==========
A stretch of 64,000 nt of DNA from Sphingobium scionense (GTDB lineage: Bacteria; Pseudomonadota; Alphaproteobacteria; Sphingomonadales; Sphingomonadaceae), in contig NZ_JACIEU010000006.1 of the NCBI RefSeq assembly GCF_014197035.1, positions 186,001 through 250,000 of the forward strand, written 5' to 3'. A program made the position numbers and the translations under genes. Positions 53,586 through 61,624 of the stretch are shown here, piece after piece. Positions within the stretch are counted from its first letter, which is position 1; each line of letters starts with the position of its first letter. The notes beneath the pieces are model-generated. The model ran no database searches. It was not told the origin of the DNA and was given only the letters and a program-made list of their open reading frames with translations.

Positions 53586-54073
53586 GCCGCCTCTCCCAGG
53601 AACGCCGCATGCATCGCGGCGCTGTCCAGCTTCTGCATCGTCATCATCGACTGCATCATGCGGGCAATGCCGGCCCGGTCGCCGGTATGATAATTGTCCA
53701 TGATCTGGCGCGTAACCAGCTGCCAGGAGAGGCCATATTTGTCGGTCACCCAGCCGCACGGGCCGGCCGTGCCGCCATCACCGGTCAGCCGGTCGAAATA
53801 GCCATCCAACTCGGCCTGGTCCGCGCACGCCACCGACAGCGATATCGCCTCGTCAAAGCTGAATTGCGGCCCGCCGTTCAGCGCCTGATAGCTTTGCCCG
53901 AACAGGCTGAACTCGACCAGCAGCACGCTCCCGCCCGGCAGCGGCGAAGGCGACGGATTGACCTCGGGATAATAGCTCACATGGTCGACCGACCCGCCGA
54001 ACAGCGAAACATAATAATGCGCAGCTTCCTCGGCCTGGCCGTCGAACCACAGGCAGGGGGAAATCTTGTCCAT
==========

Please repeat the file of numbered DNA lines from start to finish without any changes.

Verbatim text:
A stretch of 64,000 nt of DNA from Sphingobium scionense (GTDB lineage: Bacteria; Pseudomonadota; Alphaproteobacteria; Sphingomonadales; Sphingomonadaceae), in contig NZ_JACIEU010000006.1 of the NCBI RefSeq assembly GCF_014197035.1, positions 186,001 through 250,000 of the forward strand, written 5' to 3'. A program made the position numbers and the translations under genes. Positions 53,586 through 61,624 of the stretch are shown here, piece after piece. Positions within the stretch are counted from its first letter, which is position 1; each line of letters starts with the position of its first letter. The notes beneath the pieces are model-generated. The model ran no database searches. It was not told the origin of the DNA and was given only the letters and a program-made list of their open reading frames with translations.

Positions 53586-54073
53586 GCCGCCTCTCCCAGG
53601 AACGCCGCATGCATCGCGGCGCTGTCCAGCTTCTGCATCGTCATCATCGACTGCATCATGCGGGCAATGCCGGCCCGGTCGCCGGTATGATAATTGTCCA
53701 TGATCTGGCGCGTAACCAGCTGCCAGGAGAGGCCATATTTGTCGGTCACCCAGCCGCACGGGCCGGCCGTGCCGCCATCACCGGTCAGCCGGTCGAAATA
53801 GCCATCCAACTCGGCCTGGTCCGCGCACGCCACCGACAGCGATATCGCCTCGTCAAAGCTGAATTGCGGCCCGCCGTTCAGCGCCTGATAGCTTTGCCCG
53901 AACAGGCTGAACTCGACCAGCAGCACGCTCCCGCCCGGCAGCGGCGAAGGCGACGGATTGACCTCGGGATAATAGCTCACATGGTCGACCGACCCGCCGA
54001 ACAGCGAAACATAATAATGCGCAGCTTCCTCGGCCTGGCCGTCGAACCACAGGCAGGGGGAAATCTTGTCCAT